Scientists have found a decrease in fine-motor functioning among girls following mothers’ exposure to phthalate chemical metabolites during pregnancy.
A lawsuit has been filed by flight attendants and other Delta Air Lines employees against Land’s End alleging their new uniforms are produced with chemicals that are causing them serious health problems. The class-action lawsuit against Lands’ End, alleges that the uniforms provided by the clothing company are “toxic” and causing workers health issues.
A team of MIT biological engineering scientists have developed a new toxicology screening test for chemicals. Funded by the National Institute of Environmental Health Sciences (NIEHS), the screening test offers specialized detection of DNA damage in cells that can quickly and accurately predict whether cancer will develop from new chemicals coming on the market.
The effects of the common flame retardant PBDE (present in everything from baby pajamas to plastics and furniture) may be both serious and potentially lifelong for unborn children. A new scientific study has revealed that when mothers-to-be are exposed to the chemical during pregnancy their unborn children are also exposed (via the umbilical cord and later, breast milk) and that this perinatal exposure to PBDE is linked with a lifelong metabolic disorder affecting the liver of the unborn child throughout life making them vulnerable to insulin resistance and non-alcoholic fatty liver disease.
Using new direct testing methods, scientific experts on the chemical BPA have made a new discovery: Previous estimates of the levels of BPA consumers are exposed to each day have been based on flawed, inaccurate testing methods. The previous measurements and estimates that have been used by regulatory agencies–including the FDA**–have underestimated exposure levels by as much as 44 times. With new, more advanced methods*** scientists are now able to see that previous estimates of exposure to the endocrine-disrupting chemical are far greater than regulators and legislators believed when establishing guidelines for what is “safe” exposure levels for U.S. children and adults.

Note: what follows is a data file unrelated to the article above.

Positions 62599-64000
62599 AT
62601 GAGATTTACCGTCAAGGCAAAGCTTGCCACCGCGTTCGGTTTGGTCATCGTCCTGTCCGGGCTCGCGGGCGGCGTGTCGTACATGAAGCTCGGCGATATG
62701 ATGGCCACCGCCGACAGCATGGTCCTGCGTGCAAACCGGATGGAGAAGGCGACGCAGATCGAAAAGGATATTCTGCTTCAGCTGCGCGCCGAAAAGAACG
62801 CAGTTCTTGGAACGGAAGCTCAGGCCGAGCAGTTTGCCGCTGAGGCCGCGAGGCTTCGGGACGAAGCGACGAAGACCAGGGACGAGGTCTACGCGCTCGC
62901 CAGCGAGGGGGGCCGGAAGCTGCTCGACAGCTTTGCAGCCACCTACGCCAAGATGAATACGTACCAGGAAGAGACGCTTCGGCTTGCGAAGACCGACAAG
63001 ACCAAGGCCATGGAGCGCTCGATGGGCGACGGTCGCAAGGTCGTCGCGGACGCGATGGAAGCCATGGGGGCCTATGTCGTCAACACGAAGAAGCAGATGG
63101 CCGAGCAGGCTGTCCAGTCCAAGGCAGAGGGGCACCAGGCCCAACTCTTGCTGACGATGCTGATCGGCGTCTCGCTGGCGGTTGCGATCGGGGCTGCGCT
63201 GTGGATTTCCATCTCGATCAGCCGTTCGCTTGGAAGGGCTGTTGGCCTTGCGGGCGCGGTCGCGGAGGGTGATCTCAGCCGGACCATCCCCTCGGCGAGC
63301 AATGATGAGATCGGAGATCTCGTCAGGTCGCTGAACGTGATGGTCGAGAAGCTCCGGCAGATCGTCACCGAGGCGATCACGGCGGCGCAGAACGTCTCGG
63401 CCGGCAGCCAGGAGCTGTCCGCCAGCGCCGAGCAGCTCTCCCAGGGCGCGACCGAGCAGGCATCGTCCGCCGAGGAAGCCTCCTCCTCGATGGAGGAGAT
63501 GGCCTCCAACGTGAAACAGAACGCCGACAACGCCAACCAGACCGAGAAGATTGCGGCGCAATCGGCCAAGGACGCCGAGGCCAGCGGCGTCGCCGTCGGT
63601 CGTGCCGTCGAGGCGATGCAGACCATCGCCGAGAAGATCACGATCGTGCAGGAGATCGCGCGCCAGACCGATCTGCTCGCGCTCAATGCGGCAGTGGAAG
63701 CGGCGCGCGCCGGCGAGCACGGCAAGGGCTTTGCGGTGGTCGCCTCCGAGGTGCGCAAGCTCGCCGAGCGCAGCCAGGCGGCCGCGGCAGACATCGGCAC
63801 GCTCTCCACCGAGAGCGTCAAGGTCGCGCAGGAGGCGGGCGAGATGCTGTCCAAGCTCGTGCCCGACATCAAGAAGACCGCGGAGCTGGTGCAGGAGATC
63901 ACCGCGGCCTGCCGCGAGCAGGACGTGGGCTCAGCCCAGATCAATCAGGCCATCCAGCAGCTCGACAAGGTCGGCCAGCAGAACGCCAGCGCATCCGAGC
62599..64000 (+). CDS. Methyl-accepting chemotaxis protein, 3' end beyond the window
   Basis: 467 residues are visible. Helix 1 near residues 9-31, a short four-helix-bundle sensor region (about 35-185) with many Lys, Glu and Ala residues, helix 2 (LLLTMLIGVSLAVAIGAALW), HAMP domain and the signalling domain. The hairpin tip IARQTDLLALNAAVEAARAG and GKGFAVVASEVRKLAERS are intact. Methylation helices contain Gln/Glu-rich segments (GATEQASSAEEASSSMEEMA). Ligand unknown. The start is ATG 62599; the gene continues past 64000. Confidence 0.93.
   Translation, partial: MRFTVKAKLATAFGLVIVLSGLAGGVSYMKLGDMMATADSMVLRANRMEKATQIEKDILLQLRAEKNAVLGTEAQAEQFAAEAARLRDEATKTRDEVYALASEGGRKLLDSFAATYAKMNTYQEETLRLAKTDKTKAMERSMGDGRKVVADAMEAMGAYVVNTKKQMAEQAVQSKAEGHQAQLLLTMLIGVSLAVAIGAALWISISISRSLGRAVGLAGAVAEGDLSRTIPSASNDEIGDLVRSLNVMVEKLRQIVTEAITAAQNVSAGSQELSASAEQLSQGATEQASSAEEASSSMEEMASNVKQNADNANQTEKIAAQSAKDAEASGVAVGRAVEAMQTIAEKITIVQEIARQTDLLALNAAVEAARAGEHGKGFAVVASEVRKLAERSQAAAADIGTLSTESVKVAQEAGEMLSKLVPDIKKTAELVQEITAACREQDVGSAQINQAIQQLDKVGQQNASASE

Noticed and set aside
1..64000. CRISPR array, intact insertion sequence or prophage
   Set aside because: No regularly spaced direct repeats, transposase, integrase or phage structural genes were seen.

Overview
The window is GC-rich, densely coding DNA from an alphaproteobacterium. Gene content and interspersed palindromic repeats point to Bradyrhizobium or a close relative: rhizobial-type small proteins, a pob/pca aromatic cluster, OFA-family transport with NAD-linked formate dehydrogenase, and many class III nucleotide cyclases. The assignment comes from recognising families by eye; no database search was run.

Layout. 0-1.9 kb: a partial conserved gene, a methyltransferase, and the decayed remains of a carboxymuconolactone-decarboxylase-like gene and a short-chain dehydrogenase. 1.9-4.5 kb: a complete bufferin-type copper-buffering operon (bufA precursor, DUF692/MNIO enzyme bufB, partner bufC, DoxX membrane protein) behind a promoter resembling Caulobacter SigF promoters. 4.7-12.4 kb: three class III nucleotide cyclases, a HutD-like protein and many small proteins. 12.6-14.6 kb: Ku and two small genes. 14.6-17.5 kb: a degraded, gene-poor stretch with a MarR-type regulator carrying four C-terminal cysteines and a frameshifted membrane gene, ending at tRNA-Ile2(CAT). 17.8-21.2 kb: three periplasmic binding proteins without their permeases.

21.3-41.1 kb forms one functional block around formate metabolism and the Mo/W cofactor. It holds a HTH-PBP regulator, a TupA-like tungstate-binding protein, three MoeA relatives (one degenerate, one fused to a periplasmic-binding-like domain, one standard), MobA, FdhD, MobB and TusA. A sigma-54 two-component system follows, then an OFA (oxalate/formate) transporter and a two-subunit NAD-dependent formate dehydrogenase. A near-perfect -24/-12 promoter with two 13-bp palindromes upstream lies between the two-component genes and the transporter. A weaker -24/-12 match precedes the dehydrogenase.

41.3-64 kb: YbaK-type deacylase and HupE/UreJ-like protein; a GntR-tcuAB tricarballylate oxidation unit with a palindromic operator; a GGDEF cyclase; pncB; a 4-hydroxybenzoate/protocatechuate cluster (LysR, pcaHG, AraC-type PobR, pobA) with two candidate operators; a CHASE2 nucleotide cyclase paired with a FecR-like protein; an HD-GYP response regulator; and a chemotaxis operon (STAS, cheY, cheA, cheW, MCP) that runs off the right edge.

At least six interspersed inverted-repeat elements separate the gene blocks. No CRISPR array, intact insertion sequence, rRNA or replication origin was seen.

NIH research reveals that women who use permanent hair dye and chemical hair straighteners have a higher risk of developing breast cancer than women who don’t use these products.
The results of a scientific study on weight gain demonstrate that it is harder for adults today to maintain the same weight as those 20 to 30 years ago did, even at the same levels of food intake and exercise. In other words, people today who eat and exercise the same amount as people 20 years ago, are still fatter–and additives in food and prescription drugs may be the culprit.
Chemicals in air pollution linked with serious eye disease: Living in a more polluted area is associated with a greater likelihood of having glaucoma, a debilitating eye condition that can cause blindness.
The results of a new pilot study have confirmed what many of us having been saying for decades: Highly processed foods are damaging to health and well-being. More specifically, the new study has demonstrated that ultra-processed foods, which account for more than half of an average American’s daily calories, are linked to lower measures of cardiovascular health.
A new study found that exposure during the first trimester of pregnancy to mixtures of suspected endocrine-disrupting chemicals found in consumer products is related to lower IQ in children by age 7.